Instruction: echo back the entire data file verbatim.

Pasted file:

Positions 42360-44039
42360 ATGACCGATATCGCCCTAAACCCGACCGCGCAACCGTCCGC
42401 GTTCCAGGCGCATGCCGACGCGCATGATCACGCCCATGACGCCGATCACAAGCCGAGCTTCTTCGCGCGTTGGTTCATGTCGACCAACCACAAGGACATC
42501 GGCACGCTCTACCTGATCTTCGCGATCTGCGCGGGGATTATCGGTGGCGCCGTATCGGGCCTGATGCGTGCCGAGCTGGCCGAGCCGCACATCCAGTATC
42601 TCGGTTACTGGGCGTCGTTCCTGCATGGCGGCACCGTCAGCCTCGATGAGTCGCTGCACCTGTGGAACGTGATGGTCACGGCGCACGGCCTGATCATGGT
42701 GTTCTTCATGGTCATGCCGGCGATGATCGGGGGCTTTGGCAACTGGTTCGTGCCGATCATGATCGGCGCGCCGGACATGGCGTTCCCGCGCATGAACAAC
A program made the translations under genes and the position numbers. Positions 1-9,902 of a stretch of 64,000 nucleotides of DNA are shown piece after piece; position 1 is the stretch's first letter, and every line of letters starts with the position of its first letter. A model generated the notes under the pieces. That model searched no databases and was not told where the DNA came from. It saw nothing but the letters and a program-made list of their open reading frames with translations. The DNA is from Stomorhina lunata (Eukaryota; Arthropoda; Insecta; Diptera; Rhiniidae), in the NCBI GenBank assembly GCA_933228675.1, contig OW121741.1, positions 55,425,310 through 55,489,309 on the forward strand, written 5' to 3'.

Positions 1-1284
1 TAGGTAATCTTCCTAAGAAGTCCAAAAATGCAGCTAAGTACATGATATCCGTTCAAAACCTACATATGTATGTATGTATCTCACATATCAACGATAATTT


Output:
Positions 42360-44039
42360 ATGACCGATATCGCCCTAAACCCGACCGCGCAACCGTCCGC
42401 GTTCCAGGCGCATGCCGACGCGCATGATCACGCCCATGACGCCGATCACAAGCCGAGCTTCTTCGCGCGTTGGTTCATGTCGACCAACCACAAGGACATC
42501 GGCACGCTCTACCTGATCTTCGCGATCTGCGCGGGGATTATCGGTGGCGCCGTATCGGGCCTGATGCGTGCCGAGCTGGCCGAGCCGCACATCCAGTATC
42601 TCGGTTACTGGGCGTCGTTCCTGCATGGCGGCACCGTCAGCCTCGATGAGTCGCTGCACCTGTGGAACGTGATGGTCACGGCGCACGGCCTGATCATGGT
42701 GTTCTTCATGGTCATGCCGGCGATGATCGGGGGCTTTGGCAACTGGTTCGTGCCGATCATGATCGGCGCGCCGGACATGGCGTTCCCGCGCATGAACAAC
A program made the translations under genes and the position numbers. Positions 1-9,902 of a stretch of 64,000 nucleotides of DNA are shown piece after piece; position 1 is the stretch's first letter, and every line of letters starts with the position of its first letter. A model generated the notes under the pieces. That model searched no databases and was not told where the DNA came from. It saw nothing but the letters and a program-made list of their open reading frames with translations. The DNA is from Stomorhina lunata (Eukaryota; Arthropoda; Insecta; Diptera; Rhiniidae), in the NCBI GenBank assembly GCA_933228675.1, contig OW121741.1, positions 55,425,310 through 55,489,309 on the forward strand, written 5' to 3'.

Positions 1-1284
1 TAGGTAATCTTCCTAAGAAGTCCAAAAATGCAGCTAAGTACATGATATCCGTTCAAAACCTACATATGTATGTATGTATCTCACATATCAACGATAATTT